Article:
Bricks and Mortar
PUBLISHED : Monday, 05 May, 2014, 11:00am
UPDATED : Monday, 05 May, 2014, 11:01pm

Bidding for luxury site may prove to be a let-down

Auction in Island South raises hopes for some, but downward trend in prices looks entrenched


Peggy Sito has been the Post’s property editor since 2003. She is responsible for Property Post, which appears each Wednesday, and leads the property team for Business Post. Together with two colleagues, she won the Best Business Writing (English) award by The Newspaper Society of Hong Kong in 2009.

As the market remains weak, property players are desperate for a little good news. Now their eyes are on the coming public auction of a site in a traditionally upmarket residential area in Island South.

On Friday, the government will close the tendering for a 116,897 square foot site at the junction of Shouson Hill Road West and Wong Chuk Hang Path.

Big and medium-sized developers are expected to bid for the site given the limited supply of new flats in high-end districts.

Surveyors and property agents estimate the market value of the site at between HK$2.63 billion and HK$3 billion, which medium-sized developers can afford.

Agents said that some owners of upmarket properties were pinning their hopes on a good price for the site, which could give a shot in the arm to the weakening luxury homes market.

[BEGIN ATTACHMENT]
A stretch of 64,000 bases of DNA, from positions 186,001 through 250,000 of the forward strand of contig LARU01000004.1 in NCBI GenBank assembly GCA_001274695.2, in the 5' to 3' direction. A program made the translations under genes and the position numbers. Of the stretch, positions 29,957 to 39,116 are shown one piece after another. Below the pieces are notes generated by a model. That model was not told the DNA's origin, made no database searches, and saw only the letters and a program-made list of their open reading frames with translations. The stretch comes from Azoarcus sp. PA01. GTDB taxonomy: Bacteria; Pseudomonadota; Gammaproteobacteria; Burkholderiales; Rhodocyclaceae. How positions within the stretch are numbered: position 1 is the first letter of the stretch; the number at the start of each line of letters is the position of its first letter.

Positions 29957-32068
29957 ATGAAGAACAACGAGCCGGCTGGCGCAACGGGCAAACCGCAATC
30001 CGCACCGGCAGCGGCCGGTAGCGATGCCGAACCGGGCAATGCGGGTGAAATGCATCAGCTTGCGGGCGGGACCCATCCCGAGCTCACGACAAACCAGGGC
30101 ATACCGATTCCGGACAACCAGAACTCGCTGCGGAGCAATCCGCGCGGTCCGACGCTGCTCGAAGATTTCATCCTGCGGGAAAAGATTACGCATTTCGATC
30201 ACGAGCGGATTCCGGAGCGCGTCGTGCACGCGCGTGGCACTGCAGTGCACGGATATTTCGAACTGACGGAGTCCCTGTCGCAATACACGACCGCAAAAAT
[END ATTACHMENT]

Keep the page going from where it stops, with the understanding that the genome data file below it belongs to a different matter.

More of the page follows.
They may be disappointed.

More potential buyers are coming to believe that the downward price trend is confirmed, given the performance of the rental and sales markets, veteran property agents focusing on the luxury housing market said.

The outcome of the tendering for one site would not be strong enough to reverse the sentiment, they said.

Price of luxury homes fell overall by 2.4 per cent quarter on quarter in this year's first quarter, Cushman & Wakefield said.

The luxury sector has witnessed a big drop from its peak, DTZ said, citing as an example the fall in the average price at Leighton Hill in Causeway Bay to HK$29,400 per square foot in March, 1 per cent down from last year's fourth quarter and 15.2 per cent from the peak in March last year.

Some property agents said prices of second-hand luxury homes in traditionally upmarket areas had fallen more than 20 per cent on thin trading volume since the beginning of last year - thanks to the government's successive cooling measures, including various stamp duties. The extra cost of purchase has had a bigger impact on the price of high-end and luxury properties.

Flat owners who use their properties for long-term investment have been suffering from declining rentals. Rents for top-end homes, which used to be leased for more than HK$100,000 a month, have fallen 30 per cent from the start of the year. This was because supply increased after some landlords offered their units for lease, rather than for sale, as prices fell.

Meanwhile, multinational companies in the weakened financial industry have been cutting housing budgets for their top and mid-level expatriate staff.

The continued implementation of property market cooling measures, more tapering of the quantitative easing monetary policy by the US government and the associated future rise in interest rates will only lead the market to become more conservative in the later part of this year.


Send to a friend

To forward this article using your default email client (e.g. Outlook), click here.

Enter multiple addresses separated by commas(,)

This question is for testing whether or not you are a human visitor and to prevent automated spam submissions.
Enter the characters shown in the image.